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    I think there are some native toolkits as well like McCLIM.

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      There are, such as McCLIM and Garnet. McCLIM got an experiment working in the browser with Gtk’s Broadway protocol, and Garnet has an ongoing interface on Gtk.

      And there’s a new one in the works, Alloy, which can already be used in a game engine.

      (this is present in the introduction)

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      The Common Lisp Qt4 bindings (along with QTools) was my favorite GUI toolkit for any language, and I miss it. Once Qt was installed, it “just worked” on both Linux and OSX, and it made GUI apps very easy to write.

      Unfortunately, Qt4 is a hassle to work with nowadays, and there’s no plans (that I know of) to support Qt5 any time soon. I’ve looked into porting the libraries over myself a couple of times, but it’s pretty complicated and there were some changes on the Qt side that made it even more so.

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        Thanks for the feedback. A difficulty I have with Qtools is that it seems to not be very well discoverable: when I try to code-complete widget names, like (q+:label<TAB>), I get weird results. Maybe I missed something here.

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          I don’t remember that, but it’s been a while since I’ve used it.

          Unfortunately, trying to load the package just now on FreeBSD is giving “Error opening shared object “…qtlibs!smokebase.so: program header too large.”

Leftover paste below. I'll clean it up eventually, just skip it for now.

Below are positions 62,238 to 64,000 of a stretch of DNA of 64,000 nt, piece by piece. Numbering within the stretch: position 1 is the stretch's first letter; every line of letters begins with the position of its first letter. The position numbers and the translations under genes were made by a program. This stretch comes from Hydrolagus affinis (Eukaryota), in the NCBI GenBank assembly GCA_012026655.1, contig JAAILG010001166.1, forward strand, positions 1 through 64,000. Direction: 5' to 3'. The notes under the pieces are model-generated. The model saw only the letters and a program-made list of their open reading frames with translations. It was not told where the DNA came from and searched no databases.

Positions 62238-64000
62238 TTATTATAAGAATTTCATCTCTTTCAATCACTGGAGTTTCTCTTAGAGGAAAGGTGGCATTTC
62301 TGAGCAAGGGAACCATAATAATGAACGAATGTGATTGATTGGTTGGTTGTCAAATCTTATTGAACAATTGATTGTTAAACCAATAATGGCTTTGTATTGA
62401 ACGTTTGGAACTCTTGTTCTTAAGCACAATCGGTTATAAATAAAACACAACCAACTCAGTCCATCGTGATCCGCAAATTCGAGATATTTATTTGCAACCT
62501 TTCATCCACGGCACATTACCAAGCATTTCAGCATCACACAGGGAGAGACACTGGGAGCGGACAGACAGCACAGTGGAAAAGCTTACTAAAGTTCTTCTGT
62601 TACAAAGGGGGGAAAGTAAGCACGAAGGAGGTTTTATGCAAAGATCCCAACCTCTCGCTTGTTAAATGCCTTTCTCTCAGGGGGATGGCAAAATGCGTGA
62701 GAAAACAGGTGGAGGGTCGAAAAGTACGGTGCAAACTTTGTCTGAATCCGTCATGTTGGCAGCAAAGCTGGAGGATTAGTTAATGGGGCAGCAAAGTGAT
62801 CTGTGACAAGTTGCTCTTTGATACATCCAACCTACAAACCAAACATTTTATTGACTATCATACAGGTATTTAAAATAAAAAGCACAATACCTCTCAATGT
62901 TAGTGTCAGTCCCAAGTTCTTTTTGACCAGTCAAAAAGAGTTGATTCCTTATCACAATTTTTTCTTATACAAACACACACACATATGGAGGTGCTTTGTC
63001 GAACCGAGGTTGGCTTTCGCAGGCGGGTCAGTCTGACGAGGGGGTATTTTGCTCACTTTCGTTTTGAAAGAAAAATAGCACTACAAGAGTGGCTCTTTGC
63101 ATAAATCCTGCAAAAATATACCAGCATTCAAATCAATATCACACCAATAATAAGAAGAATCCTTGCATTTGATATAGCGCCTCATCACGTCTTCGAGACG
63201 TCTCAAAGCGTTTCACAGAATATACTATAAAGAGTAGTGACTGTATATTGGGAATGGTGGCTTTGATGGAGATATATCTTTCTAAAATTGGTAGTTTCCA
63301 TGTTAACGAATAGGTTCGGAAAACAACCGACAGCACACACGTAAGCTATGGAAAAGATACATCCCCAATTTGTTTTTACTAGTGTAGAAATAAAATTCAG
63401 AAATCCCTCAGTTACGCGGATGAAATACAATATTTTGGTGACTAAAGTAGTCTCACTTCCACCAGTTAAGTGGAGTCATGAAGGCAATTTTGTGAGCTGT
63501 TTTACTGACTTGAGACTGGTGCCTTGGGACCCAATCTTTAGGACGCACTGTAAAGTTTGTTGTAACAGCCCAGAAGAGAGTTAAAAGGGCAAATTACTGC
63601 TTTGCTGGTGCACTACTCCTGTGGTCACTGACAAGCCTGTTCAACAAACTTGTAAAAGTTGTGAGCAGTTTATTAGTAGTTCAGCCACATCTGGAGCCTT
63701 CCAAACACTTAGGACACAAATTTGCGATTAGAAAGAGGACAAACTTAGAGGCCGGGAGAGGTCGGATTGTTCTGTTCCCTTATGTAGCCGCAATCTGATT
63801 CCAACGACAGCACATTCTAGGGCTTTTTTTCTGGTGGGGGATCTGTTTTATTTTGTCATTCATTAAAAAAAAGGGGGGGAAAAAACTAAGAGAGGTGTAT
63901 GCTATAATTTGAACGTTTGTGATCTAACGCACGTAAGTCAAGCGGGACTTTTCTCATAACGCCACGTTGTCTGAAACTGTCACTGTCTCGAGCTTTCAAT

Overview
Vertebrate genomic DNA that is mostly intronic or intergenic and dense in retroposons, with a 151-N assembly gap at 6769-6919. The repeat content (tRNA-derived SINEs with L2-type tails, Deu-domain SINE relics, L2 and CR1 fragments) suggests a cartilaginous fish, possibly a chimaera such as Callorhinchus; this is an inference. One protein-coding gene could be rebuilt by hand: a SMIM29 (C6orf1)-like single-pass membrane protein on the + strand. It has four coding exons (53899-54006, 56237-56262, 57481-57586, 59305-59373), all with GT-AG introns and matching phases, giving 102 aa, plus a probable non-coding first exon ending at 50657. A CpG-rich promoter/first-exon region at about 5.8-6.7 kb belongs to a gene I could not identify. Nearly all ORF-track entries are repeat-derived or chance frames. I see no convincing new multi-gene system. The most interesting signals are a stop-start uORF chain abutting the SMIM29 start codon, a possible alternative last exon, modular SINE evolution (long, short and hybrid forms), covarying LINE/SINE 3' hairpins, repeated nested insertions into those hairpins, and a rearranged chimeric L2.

I’ll boot up my Linux system this evening and see if I get the same problem.

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          This probably isn’t the best time to get invested in Qt4, since KDE is doing a bunch of work on getting ready for a Qt6 migration (!!).

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            Yes, I know. That’s why it was my favorite. LIke I said, Qt4 is difficult to use now so it’s not an option until the wrappers support a newer version of Qt.

            I’m not using KDE, though, so I don’t care which one they move to.

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          Is Qt4 still viable for new development? Qt 5 shipped 2012-ish, if memory serves, and last time I tried to build a Qt 4 app (not for CL… for C++) on a relatively modern system (2018-ish) it was terribly painful. Maybe CL hides the pain but that doesn’t feel like something I’d like to rely on.

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            Indeed CL hides the pain (it’s straightforward to install, develop and build the app), but I see what you mean… there’s some work ongoing for CL and Qt5 with CFFI and gobject-introspection, we’ll see if the attempts succeed…

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            It’s a little shocking that gtk+ & IUP rely on silently dividing by zero. That seems like something one should guard against even if using a language like C.

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              I think SBCL is the only Lisp that seems pay attention to trapping these kind of exceptions.